Yesterday, right-wing legal group Alliance Defending Freedom sent a letter to Congress on behalf of “more than 4,000 religious leaders” urging them to repeal the Johnson Amendment once and for all. That’s the rule which prohibits pastors from telling their congregations who to vote for if they want to keep their churches’ tax exemptions.
The letter centers around a poll that ADF says confirms how much pastors want this rule abolished, especially because they keep getting harassed by “atheist advocacy” groups promoting church/state separation.
To make matters worse, atheist advocacy groups send menacing letters to pastors every election cycle, warning these faithful ministers that one false step will land them in the legal crosshairs.
That’s why these 4,000 pastors have called for an end to the Johnson Amendment. And they do not stand alone. A new Lifeway poll of Protestant pastors confirms that:
— 91% of pastors agree that pastors should have the right to speak freely from the pulpit without fear of being penalized by the government.
— 73% of pastors agree that Congress should remove the IRS’s power to penalize a church because of the content of its pastor’s sermons.
Religious freedom and the freedom of speech are the bedrock principles upon which our nation was founded. If the “separation of church and state” has any true meaning, it is this: to keep the government from controlling America’s pulpits.
With numbers like that, it’s clear this is an important religious freedom issue… until you realize the people who released this poll are the same kind of people who support Creationism. They’re not exactly people you should trust when it comes to numbers or reality.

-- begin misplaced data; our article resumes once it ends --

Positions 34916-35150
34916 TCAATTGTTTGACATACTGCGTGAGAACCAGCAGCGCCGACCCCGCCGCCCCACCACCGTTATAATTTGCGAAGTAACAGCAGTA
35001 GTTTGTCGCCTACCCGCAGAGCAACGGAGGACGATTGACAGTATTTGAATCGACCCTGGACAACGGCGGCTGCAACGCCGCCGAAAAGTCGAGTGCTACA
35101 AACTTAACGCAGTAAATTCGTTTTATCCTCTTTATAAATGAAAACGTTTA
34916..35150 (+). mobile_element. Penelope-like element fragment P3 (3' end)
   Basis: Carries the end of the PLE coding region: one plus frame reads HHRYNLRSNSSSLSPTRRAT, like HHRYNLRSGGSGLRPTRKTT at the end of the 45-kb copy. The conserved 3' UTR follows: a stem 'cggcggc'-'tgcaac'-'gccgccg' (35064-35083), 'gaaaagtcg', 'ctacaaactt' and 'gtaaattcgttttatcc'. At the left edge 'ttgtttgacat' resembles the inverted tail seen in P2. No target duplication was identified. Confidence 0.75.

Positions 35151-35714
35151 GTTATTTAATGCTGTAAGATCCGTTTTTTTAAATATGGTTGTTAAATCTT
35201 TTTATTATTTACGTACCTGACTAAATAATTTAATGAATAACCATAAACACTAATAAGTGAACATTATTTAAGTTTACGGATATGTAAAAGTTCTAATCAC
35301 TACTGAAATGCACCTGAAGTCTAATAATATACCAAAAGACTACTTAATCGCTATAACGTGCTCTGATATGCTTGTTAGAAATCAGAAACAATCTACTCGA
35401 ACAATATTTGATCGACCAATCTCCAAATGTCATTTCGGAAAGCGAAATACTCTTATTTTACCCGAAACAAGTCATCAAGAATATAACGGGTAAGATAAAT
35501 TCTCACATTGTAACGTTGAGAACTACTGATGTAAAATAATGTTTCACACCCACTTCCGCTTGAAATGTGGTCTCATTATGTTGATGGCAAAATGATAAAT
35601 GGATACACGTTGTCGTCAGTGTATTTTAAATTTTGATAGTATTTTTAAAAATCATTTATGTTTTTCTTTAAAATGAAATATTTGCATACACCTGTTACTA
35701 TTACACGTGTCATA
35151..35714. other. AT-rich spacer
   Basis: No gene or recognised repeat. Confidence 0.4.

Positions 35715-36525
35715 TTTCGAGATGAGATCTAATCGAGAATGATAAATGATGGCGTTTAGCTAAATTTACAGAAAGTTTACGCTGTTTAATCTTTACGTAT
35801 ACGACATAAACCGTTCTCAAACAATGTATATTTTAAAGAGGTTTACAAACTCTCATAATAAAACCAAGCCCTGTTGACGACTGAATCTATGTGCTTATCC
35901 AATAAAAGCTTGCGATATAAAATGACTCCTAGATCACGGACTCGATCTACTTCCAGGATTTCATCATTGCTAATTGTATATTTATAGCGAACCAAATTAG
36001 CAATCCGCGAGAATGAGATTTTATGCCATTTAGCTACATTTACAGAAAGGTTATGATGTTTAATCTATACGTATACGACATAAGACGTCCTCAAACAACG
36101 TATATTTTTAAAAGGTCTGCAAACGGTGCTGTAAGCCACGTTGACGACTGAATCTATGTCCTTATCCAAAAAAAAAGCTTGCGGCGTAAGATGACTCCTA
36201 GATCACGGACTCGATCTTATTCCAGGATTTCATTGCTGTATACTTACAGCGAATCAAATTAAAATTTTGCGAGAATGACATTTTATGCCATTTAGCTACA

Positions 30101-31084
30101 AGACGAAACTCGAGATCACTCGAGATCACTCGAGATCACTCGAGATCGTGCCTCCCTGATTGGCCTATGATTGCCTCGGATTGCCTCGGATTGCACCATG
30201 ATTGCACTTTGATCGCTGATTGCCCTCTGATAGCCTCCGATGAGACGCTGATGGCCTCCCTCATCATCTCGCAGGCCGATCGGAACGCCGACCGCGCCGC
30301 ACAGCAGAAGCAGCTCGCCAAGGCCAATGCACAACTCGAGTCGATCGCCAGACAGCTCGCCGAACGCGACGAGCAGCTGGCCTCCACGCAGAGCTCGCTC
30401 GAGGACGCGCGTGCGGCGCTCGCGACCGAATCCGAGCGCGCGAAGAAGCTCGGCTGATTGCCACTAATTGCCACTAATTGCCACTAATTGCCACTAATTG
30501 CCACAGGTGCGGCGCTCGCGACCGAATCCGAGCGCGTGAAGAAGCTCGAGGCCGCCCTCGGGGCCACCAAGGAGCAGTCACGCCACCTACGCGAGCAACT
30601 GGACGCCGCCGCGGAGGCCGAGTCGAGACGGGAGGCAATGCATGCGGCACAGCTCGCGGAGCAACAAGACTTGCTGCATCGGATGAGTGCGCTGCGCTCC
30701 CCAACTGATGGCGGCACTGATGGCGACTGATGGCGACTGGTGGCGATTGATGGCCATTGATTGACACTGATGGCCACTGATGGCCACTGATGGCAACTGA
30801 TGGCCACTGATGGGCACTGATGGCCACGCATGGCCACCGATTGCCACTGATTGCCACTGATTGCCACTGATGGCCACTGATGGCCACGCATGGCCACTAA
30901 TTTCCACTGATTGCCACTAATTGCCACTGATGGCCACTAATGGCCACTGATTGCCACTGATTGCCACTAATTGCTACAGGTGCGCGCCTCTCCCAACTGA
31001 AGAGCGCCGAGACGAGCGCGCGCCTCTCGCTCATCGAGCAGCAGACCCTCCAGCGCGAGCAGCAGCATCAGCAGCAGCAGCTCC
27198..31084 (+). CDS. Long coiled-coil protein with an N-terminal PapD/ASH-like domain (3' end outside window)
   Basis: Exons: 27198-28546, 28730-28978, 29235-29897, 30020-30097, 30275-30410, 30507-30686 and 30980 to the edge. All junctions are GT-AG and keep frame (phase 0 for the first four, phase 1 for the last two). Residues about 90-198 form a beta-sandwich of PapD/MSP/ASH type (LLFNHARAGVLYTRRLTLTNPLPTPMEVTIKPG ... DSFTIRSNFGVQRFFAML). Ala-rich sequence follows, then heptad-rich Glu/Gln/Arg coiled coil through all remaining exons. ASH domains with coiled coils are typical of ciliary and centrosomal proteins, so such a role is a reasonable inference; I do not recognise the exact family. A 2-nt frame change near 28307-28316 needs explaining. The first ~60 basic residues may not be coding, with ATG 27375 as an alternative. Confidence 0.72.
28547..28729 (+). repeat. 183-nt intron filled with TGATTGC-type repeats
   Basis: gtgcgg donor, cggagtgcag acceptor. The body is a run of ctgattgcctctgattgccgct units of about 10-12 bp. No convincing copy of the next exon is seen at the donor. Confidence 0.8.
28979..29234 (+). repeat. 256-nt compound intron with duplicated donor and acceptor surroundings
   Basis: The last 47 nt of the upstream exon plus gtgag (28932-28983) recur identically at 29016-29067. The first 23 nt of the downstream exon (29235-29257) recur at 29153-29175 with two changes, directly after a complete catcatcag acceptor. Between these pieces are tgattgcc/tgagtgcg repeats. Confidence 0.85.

So let’s look at that poll and those two questions in particular. Religious leaders were first asked if they agree with the statement, “Pastors should have the right to speak freely from the pulpit without the fear of being penalized by the government.”
Of course they should. What monster would say otherwise, right? Who would want to instill fear in pastors?
The other question was no different. Do you agree with the statement, “Congress should remove the IRS’ power to penalize a church because of the content of its pastor’s sermons”?
Here’s the thing: Those questions make no mention of the Johnson Amendment. They never say the government is only supposed to crack down on pastors who tell their congregations how to vote. They never point out that the law already permits pastors to speak out on controversial issues, even if their positions are unpopular among liberals; they can say homosexuality is a sin, abortion is evil, science is a conspiracy, etc., and the IRS wouldn’t go after those churches at all.
In short, both were leading questions, equating religious leaders with freedom and government with penalty. It was designed to get pastors to agree with those statements, so that ADF could tell Congress that these pastors oppose the Johnson Amendment… even though the Johnson Amendment has nothing to do with those statements.
Rob Boston of Americans United for Separation of Church and State says the questions are “akin to asking someone, ‘Would you like to be kicked in the shin?'”
Why would ADF do this? Maybe it’s because when the very same research organization that conducted their poll asked Americans if it was appropriate for their pastors to endorse a candidate in church, 79% disagreed. Another poll found that nearly 90% of evangelical leaders felt the same way. Many other polls point in the same direction.
ADF is deliberately misleading Congress by using a survey with poorly designed questions — on purpose — to get the results they want to see.
Boston also adds that Americans United sent a letter to Congress in August, signed by more than 4,000 “faith leaders,” that urged politicians to keep the Johnson Amendment in place.
And unlike ADF’s plea, which cites “1,000 Protestant pastors” but gives no details about who they are, all of AU’s backers signed their names on the letter.
The Johnson Amendment needs to remain in place. That’s not just what Americans want; it’s what Christian pastors want. It prevents churches from becoming “dark money shops” for the GOP and keeps religion independent from politics.
No one has ever said the government should go after pastors for their beliefs. But they sure as hell need to stop churches from acting like the rules for non-profits don’t apply to them.